Mummy Buzz


On Uma's Face, Helen's Commercial, and Annie's Wise Words

how popular culture is becoming incredibly reductive to women

Uma Thurman was trending in the media this week. Did she make a heated or political statement? Did she engage in some important philanthropic work? Was she nominated for an award for a powerful performance?

Nope to all of the above. She simply left her house looking different

Cue plastic surgery speculation. Cue makeup mavens. Cue who the hell cares. We do, apparently, otherwise none of those clicks would have happened. Thurman would have simply been photographed at an event like any other film event. But sadly, that's not how it went down.
(And right now I'd like to imagine Uma and Rene Zellweger huddled together over a cup of chai, commiserating over having their faces dissected by persons who should know better.)
When I wrote about Zellweger's "transformation" last year, I was stunned at how some readers misinterpreted the point of my post -many couldn't help themselves from weighing in on whether she looked better, worse; others made crude comparisons and insults regarding her appearance.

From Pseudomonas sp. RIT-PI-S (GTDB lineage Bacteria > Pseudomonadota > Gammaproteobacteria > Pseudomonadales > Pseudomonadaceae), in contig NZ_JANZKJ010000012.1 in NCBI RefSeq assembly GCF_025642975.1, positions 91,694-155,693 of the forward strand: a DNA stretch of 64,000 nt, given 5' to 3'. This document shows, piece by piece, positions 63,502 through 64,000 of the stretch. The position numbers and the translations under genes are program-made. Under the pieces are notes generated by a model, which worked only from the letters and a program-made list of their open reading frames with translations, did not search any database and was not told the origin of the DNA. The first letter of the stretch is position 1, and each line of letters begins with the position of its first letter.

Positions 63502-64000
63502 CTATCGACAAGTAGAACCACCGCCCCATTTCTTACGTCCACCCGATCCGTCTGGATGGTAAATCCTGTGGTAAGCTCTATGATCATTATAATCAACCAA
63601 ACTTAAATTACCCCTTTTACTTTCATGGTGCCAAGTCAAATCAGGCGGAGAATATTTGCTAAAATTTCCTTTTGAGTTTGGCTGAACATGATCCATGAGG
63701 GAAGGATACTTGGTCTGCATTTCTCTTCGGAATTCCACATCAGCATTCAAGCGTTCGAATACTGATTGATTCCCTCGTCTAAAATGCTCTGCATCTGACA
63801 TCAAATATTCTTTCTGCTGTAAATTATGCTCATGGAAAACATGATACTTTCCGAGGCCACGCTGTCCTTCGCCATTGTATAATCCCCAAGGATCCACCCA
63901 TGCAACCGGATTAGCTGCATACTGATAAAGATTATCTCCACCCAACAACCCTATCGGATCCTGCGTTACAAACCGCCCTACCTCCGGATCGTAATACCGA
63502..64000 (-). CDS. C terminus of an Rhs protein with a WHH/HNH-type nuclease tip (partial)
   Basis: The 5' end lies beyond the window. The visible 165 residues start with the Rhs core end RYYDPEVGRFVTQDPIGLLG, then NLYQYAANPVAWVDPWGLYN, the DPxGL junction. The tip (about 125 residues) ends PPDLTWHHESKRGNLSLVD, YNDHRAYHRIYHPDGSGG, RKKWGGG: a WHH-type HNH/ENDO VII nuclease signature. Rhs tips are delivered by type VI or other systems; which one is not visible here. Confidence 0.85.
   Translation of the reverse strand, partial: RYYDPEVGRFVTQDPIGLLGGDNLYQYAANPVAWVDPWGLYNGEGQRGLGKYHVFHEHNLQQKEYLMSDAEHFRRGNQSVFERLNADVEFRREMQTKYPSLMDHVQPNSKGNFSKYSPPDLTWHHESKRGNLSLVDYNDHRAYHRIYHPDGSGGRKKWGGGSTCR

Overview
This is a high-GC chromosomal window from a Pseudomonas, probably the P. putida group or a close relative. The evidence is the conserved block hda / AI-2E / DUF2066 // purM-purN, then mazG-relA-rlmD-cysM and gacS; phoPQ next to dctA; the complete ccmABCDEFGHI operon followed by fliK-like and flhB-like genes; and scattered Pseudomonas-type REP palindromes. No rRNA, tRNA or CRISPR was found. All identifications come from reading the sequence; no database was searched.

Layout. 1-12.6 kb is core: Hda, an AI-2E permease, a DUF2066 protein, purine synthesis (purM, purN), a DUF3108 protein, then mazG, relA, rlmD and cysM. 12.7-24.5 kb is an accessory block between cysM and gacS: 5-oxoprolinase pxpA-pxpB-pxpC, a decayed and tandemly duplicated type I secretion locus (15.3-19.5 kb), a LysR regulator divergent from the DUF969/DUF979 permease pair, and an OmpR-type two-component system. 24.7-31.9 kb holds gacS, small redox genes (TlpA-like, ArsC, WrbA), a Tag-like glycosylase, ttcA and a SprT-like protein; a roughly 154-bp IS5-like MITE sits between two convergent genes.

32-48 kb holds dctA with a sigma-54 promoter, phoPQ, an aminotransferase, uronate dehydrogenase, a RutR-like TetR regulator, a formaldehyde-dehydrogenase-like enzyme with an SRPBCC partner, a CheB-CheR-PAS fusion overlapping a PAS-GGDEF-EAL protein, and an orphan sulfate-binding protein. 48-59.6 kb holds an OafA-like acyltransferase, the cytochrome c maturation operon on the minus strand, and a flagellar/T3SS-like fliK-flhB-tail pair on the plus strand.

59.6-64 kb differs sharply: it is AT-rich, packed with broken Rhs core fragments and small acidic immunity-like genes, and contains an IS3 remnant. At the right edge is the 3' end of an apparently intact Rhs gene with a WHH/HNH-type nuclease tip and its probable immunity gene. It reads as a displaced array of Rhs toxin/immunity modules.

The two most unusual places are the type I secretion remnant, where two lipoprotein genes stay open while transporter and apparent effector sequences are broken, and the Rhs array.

Why we have license to comment on a celebrity's looks is an anathema. Annie Lennox said it best in this quote from Purple Clover:

"There's this youth culture that is really, really powerful and really, really strong, but what it does is it really discards people once they reach a certain age. I actually think that people are so powerful and interesting—women, especially—when they reach my age. We've got so much to say, but popular culture is so reductive that we just talk about whether we've got wrinkles, or whether we've put on weight or lost weight, or whether we've changed our hair style. I just find that so shallow."

If Hollywood has an obsession with youth and beauty, then we are to blame because as media gluttons, we eat it up. We feed the beast.
And ads like the one featuring Helen Mirren do little to help the cause. Don't get me wrong, Mirren looks fantastic. Yet in the L'Oreal commercial she's acting all cougar-like, donning a leather jacket and eyeing up a very young man. This approach to ageing is antithetical to Lennox's message.
Why the desperate need to rally against ageing? Why the tireless fight against wrinkles, greys, and age spots?

Getting older isn't about letting yourself go. As commenter Tina Nigh-Johnson points out, it's about owning who you are, as you are.
I hope to always own who I am, though how that (and I) look will inevitably change with the turning seasons and passing decades. For Annie's sake, let's stop being so shallow.

Image Source: YouTube